Within the hippocampus, changes in the strength of synapses between groups of neurons play a critical role in certain types of learning and memory. At the level of the dentate gyrus, regulation of synaptic connectivity extends beyond changes in the number and strength of synapses, to the de novo addition of new neurons in adulthood9. Data from studies of animal models suggest impairment of both synaptic plasticity and adult neurogenesis in diabetes. Long–term potentiation (LTP) of synaptic transmission, believed to be a cellular mechanism of learning and memory, is impaired in the dentate gyrus of rats with streptozocin–induced diabetes10. Diabetic animals also exhibit lower rates of adult neurogenesis11, while exercise and dietary energy restriction, which have anti–diabetic effects, can enhance synaptic plasticity12, 13 and neurogenesis12, 14, 15. Because cognitive ability is impaired in subjects with either type 1 or type 2 diabetes, and in animal models of both types of diabetes, it is unlikely that global changes in insulin levels are directly responsible for impaired neuronal plasticity.
Humans with poorly controlled diabetes exhibit hyperactivation of the hypothalamic – pituitary – adrenal (HPA) axis, resulting in elevated circulating levels of cortisol2, 4. Similarly, levels of adrenal glucocorticoids are elevated in rodents with experimental diabetes16-20. The specific mechanism by which diabetes results in hyperactivation of the HPA axis is unknown, but is apparently not the result of the hyperglycemia per se17. Although it is not known whether glucocorticoids are involved in cognitive dysfunction in diabetes, elevated cortisol levels have been associated with poor cognitive ability in humans subjected to psychosocial stress21, during normal aging22 and in Alzheimer's disease23. Studies of rodents have provided evidence that elevated adrenal glucocorticoids mediate deficits in cognitive function caused by chronic stress24, 25. In addition, chronic stress and high levels of corticosterone can impair synaptic plasticity26–29. Moreover, stress levels of corticosterone inhibit neurogenesis in the hippocampus of adult rats30 and lifelong levels of corticosterone are correlated with age–related declines in neurogenesis and memory31. It is therefore possible that elevated corticosterone levels in diabetes may mediate central impairment of neuronal structure and function.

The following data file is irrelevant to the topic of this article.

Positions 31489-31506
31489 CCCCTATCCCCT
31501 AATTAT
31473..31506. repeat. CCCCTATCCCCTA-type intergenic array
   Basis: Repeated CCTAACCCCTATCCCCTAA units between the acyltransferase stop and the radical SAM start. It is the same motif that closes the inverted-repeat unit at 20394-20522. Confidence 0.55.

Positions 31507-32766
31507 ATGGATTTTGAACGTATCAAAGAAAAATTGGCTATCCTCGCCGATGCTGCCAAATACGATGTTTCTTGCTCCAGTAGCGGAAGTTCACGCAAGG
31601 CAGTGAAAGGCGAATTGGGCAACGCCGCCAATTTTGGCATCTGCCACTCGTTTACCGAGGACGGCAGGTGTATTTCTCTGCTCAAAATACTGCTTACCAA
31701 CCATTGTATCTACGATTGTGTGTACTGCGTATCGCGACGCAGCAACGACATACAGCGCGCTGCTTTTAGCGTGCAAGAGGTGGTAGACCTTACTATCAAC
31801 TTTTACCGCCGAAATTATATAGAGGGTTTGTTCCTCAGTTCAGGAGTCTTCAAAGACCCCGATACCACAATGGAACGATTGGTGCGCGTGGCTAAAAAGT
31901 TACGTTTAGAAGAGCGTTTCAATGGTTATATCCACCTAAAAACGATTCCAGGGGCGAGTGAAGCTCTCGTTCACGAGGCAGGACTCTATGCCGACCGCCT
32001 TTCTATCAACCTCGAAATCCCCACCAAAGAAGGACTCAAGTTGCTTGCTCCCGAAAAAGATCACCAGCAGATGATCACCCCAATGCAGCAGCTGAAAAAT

Here we provide direct evidence that elevated glucocorticoid levels contribute to the impairment of synaptic plasticity and neurogenesis, and associated learning and memory deficits, in animal models of both insulin resistant and insulin deficient diabetes. These findings support a role for HPA axis hyperactivity in diabetes–induced cognitive impairment, and suggest novel approaches for improving cognitive function in subjects with diabetes.